The Secret Rendezvous with History and the Present

By Marina Sitrin and Dario Azzellini

Zuccotti Park Press / Occupied Media Pamphlet Series (September 2012, world English rights)

Paper • ISBN-13: 9781884519093 • US $9.95 • 116 pgs.




Occupying Language is an open conversation. Through it, Sitrin and Azzellin invite readers to join them listen to insurgent movements that have been organizing in Latin America over the past twenty years, and to connect key concepts and language from those struggles with movements in the United States today.

“Language is not neutral,” write Azzellini and Sitrin, “words transport and express concepts and ways of thinking. They can consolidate and perpetuate hierarchies, domination and control just as they can underline equality and strengthen consciousness.” Among the concepts explored in Occupying Langauge are Territory, Assembly, Rupture, Popular Power, Horizontalism, Autogestión (self-administration), and Protagonism. Examples of each term are drawn from different Latin American communities of struggle, from the spreading of Horizontalidad with the popular rebellion in Argentina, and the concept of Territory seen in Bolivia and Mexico, to the construction of Popular Power in the Consejos Comunales in Venezuela, and the vision of interconnected human diversity articulated in the call for “one world in which many worlds fit” by the indigenous Zapatista communities in Chiapas, Mexico.


Occupy Language uses the vocabulary of new and emergent movements around the world to highlight the striking similarities of the practices and visions. Movements from the Zapatistas in Mexico and mobilizations for popular control in Venezuela, Argentina and Brazil, to the Arab Spring, the European and Israeli Summer, and Occupy, have made inclusiveness a priority and have insisted that the voice of every participant be heard and treated with respect. They have pursued a vision of democracy as based on direct participation and on solidarity among the vast majority, cognizant of social and national divisions but creating a unity among differences. Those who identify with these movements should read this book for its beautiful and insightful evocation of an emergent radical perspective and for the hope that this book conveys that a new movement of movements can play a pivotal role in bringing about urgently needed change. This book is also crucial reading for those who would like to understand why so many in the new movements are more interested in occupying public spaces and insitutions, and remaking them through democratic participation, than in making demands on governments dominated by remote and resistant elites.”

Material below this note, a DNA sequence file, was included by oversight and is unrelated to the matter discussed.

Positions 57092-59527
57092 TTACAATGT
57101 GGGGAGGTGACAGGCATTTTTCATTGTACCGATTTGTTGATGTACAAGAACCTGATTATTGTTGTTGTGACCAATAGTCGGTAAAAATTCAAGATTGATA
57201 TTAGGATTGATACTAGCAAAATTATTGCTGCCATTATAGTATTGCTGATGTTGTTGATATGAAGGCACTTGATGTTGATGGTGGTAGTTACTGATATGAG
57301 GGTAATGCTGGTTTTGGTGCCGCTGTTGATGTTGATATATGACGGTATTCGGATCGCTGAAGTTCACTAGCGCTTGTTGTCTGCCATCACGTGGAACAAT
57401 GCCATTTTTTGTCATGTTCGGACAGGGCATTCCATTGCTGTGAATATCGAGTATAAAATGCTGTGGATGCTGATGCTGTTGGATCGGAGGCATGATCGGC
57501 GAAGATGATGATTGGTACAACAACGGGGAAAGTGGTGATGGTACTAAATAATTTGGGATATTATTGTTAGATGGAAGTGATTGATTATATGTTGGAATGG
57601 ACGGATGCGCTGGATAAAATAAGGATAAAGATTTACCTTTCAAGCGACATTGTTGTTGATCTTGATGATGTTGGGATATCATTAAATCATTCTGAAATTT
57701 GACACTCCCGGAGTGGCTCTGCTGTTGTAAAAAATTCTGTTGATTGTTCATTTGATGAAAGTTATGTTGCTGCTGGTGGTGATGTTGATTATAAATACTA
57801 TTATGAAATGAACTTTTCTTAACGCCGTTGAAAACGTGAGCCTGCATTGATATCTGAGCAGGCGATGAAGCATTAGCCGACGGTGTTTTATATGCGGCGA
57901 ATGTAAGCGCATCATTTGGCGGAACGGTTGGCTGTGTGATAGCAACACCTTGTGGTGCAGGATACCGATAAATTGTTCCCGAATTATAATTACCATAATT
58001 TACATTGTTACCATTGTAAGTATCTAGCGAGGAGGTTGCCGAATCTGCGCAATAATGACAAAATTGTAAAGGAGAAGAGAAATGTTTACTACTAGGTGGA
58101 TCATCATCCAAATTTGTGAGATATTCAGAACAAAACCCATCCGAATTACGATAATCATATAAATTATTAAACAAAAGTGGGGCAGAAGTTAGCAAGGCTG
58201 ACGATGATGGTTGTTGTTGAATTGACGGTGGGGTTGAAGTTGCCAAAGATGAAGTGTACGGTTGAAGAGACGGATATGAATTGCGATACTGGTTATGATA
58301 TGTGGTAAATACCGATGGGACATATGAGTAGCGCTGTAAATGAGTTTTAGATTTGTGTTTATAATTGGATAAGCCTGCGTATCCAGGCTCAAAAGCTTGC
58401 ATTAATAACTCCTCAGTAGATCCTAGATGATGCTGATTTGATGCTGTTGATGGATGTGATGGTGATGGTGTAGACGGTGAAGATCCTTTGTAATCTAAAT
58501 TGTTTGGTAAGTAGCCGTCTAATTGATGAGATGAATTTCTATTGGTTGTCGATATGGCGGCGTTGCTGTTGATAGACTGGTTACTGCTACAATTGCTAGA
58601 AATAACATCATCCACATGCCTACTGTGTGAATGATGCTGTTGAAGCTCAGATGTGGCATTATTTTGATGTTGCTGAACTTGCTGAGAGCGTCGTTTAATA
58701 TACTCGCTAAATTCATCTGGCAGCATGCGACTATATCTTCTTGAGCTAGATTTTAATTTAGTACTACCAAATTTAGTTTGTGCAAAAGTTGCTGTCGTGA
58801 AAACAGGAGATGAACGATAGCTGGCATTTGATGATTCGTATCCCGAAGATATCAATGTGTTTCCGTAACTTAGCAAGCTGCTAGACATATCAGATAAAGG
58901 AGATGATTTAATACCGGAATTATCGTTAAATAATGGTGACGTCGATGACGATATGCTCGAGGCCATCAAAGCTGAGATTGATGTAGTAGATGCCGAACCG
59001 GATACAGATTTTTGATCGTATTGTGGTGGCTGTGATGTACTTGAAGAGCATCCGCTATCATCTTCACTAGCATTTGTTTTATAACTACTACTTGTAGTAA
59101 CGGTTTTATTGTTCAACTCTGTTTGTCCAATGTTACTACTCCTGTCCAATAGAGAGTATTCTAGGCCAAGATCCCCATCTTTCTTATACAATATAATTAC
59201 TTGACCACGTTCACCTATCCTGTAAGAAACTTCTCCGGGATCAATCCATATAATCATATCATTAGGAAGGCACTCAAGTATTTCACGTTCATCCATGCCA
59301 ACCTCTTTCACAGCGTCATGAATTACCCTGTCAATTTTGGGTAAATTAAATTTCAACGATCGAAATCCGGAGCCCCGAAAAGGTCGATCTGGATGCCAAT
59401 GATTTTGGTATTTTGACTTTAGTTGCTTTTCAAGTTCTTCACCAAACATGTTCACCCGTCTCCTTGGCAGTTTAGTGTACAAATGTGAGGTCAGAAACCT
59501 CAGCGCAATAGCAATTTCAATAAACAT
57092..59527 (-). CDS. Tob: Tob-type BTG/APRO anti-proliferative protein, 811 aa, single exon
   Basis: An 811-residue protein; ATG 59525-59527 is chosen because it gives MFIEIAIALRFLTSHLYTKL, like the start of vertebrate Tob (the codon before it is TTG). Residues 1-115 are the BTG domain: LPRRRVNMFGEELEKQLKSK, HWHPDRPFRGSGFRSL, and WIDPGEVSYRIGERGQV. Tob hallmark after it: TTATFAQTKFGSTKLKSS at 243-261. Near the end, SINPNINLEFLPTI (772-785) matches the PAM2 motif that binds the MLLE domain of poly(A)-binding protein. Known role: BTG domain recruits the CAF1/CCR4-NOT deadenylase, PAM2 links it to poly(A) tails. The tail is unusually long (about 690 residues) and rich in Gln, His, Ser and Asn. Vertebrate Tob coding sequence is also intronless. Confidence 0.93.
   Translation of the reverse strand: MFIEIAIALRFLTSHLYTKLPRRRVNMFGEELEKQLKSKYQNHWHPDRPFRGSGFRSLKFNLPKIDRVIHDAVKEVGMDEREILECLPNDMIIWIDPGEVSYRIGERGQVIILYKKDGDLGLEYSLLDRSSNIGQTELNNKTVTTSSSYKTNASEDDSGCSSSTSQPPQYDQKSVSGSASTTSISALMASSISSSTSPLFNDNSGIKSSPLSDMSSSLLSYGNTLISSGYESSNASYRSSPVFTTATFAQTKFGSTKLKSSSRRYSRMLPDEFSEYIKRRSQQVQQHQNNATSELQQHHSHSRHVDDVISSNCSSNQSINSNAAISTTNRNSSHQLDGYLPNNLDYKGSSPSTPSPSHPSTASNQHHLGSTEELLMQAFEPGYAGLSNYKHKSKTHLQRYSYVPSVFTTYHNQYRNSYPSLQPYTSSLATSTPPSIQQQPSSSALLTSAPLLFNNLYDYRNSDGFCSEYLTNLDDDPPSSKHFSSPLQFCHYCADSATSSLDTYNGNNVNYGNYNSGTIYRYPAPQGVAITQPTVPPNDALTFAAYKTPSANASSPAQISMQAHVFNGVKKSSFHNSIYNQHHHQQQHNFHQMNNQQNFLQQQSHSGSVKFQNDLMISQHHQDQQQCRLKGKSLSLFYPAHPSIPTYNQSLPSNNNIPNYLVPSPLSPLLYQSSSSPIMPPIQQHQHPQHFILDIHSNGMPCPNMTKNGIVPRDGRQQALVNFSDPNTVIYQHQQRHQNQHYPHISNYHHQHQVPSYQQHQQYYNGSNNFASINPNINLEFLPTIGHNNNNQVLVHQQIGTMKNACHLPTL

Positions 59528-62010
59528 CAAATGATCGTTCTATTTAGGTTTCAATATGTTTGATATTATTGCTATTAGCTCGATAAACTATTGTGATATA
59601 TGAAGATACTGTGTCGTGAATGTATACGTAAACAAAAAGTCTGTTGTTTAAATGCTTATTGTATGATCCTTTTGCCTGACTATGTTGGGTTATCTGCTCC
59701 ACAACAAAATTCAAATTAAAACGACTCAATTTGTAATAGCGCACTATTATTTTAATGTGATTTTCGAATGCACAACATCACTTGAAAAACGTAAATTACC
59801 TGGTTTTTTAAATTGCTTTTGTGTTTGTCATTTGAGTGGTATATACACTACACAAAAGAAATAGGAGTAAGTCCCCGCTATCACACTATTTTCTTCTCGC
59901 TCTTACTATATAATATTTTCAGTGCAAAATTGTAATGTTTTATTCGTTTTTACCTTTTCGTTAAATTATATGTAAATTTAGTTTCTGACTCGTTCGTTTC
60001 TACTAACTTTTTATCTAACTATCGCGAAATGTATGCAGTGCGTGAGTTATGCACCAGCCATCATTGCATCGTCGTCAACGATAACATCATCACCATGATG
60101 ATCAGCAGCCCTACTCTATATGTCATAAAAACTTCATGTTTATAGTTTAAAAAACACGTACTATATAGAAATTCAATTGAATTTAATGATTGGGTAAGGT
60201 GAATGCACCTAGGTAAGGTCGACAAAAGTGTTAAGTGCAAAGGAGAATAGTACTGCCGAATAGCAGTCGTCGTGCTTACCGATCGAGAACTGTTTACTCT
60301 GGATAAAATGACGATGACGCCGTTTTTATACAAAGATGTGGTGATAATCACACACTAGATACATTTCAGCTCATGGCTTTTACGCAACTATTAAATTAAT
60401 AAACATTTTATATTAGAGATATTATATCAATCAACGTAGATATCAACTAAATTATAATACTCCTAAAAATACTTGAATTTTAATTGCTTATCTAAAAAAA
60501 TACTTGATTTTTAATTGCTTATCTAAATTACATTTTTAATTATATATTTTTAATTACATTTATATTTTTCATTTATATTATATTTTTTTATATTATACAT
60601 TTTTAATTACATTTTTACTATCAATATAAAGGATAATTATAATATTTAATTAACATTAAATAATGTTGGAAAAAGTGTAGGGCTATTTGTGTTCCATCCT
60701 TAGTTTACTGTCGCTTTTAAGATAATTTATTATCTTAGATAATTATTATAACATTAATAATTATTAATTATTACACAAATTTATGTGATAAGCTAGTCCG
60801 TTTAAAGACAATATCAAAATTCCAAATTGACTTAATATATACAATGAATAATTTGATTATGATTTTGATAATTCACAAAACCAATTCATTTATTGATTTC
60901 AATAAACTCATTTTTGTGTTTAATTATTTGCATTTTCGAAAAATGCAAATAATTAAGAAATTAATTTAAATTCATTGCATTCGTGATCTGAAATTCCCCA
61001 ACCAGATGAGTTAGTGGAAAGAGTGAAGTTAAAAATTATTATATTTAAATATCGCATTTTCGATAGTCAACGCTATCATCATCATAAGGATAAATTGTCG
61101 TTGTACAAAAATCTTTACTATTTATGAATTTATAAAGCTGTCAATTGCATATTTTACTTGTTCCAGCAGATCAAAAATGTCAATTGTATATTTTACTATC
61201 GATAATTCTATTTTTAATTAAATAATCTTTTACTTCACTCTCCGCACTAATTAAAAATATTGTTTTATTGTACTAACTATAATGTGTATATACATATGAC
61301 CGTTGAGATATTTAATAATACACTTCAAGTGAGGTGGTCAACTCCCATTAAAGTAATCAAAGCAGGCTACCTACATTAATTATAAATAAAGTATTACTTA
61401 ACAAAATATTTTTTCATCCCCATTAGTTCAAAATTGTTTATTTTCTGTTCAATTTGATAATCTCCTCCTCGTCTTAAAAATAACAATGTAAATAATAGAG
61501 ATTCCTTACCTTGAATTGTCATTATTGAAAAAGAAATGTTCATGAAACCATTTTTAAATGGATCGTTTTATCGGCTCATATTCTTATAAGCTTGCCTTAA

Barbara Epstein, University of California, Santa Cruz


“There are words that are rocks. Rocks, like geological layers, which have accumulated over decades of struggles, and are colored with meanings irreducible to capitalist power. Rocks heavy with hope. Marina Sitrin and Dario Azzeellini show how these rocks are moved – rolling them against masters, police, and the ideologists of neoliberalism. Occupy language!”

Antonio Negri


“A fascinating new book … Anti-capitalism, this book reminds us, is a politics of walking and of love.”

Nicholas Mirzoeff, Huffington Post


“By occupying language, we can expose how educational, political, and social institutions use language to further marginalize oppressed groups; resist colonizing language practices that elevate certain languages over others; resist attempts to define people with terms rooted in negative stereotypes; and begin to reshape the public discourse about our communities, and about the central role of language in racism and discrimination. As the global Occupy movement has shown, words can move entire nations of people – even the world – to action. Occupy Language, as a movement, should speak to the power of language to transform how we think about the past, how we act in the present, and how we envision the future.”

The New York Times




Dario Azzellini is an activist, writer and film maker. His latest film is ‘Comuna Under Construction’ about local self government in Venezuela, and latest book, together with Immanuel Ness, Ours to Master and to Own: Workers’ Control from the Commune to the Present. He is a lecturer at the Institute for Sociology at the Johannes Kepler University in Austria.

Marina Sitrin is a participant in the Occupy movements, the editor of Horizontalism: Voices of Popular Power in Argentina and author of the forthcoming, Everyday Revolutions: Horizontalism and Autonomy in Argentina. She is a postdoctoral fellow at the CUNY Graduate Center’s Committee on Globalization and Social Change. (




Please contact subagents for the following languages and territories:

Language/Territory Subagent
China, Taiwan, Indonesia, Malaysia, and VietnamBig Apple Agency
DutchSebes & Bisseling Literary Agency
English outside North AmericaDavid Grossman Literary Agency
FrenchDeborah Druba Agency
GermanPaul & Peter Fritz AG Literatur Agentur
GreekRead n' Right Agency
HebrewThe Deborah Harris Agency
ItalianBerla & Griffini Rights Agency
JapaneseThe English Agency (Japan) Ltd
KoreanBC Agency, or Korea Copyright Center
PortugueseRIFF Agency
Russia/Baltics/Eastern EuropePrava I Prevodi
Scandinavia Sebes & Bisseling Literary Agency
Spanish in Latin AmericaInternational Editors' Co., S.A.
Spanish in SpainInternational Editors' Co., S.A.
TurkishAnatolialit Agency

For all other languages/territories, please contact Roam Agency.